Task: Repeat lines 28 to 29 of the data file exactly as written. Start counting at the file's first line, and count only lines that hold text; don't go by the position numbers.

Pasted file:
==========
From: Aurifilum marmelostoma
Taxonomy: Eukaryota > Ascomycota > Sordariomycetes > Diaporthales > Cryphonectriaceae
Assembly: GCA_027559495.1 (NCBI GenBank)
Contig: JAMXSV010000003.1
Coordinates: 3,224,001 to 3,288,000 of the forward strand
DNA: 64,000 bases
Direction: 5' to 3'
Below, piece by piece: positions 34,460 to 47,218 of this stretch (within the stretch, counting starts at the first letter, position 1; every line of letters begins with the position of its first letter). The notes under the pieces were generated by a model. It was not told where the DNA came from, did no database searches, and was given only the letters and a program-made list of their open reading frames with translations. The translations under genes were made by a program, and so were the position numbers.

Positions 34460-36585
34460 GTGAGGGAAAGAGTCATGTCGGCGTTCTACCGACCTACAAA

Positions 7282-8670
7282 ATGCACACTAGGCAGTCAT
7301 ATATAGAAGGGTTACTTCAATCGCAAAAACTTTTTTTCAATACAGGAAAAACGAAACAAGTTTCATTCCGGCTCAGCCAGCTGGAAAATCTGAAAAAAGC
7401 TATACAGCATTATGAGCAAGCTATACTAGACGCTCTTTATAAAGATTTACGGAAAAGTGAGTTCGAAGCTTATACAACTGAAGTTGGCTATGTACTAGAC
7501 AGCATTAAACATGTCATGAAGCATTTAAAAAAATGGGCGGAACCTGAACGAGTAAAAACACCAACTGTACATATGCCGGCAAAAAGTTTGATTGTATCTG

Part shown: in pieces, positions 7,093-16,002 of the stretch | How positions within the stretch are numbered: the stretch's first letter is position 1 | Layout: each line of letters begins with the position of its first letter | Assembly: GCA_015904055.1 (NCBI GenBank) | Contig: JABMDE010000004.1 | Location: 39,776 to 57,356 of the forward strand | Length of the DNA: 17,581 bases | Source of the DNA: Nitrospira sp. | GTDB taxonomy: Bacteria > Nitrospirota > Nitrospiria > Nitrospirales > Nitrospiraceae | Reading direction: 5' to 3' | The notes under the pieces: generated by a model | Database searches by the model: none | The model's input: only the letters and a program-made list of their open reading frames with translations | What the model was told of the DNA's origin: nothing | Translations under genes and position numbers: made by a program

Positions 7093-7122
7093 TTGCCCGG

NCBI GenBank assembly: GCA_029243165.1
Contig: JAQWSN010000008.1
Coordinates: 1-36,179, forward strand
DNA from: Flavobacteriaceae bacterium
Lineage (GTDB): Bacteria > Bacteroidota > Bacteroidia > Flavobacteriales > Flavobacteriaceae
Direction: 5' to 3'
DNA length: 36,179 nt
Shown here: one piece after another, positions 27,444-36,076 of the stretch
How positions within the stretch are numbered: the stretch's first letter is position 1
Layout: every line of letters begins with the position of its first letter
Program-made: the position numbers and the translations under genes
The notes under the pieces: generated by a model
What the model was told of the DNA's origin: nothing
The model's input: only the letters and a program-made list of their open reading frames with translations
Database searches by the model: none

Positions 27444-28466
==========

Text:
Layout: every line of letters begins with the position of its first letter
Program-made: the position numbers and the translations under genes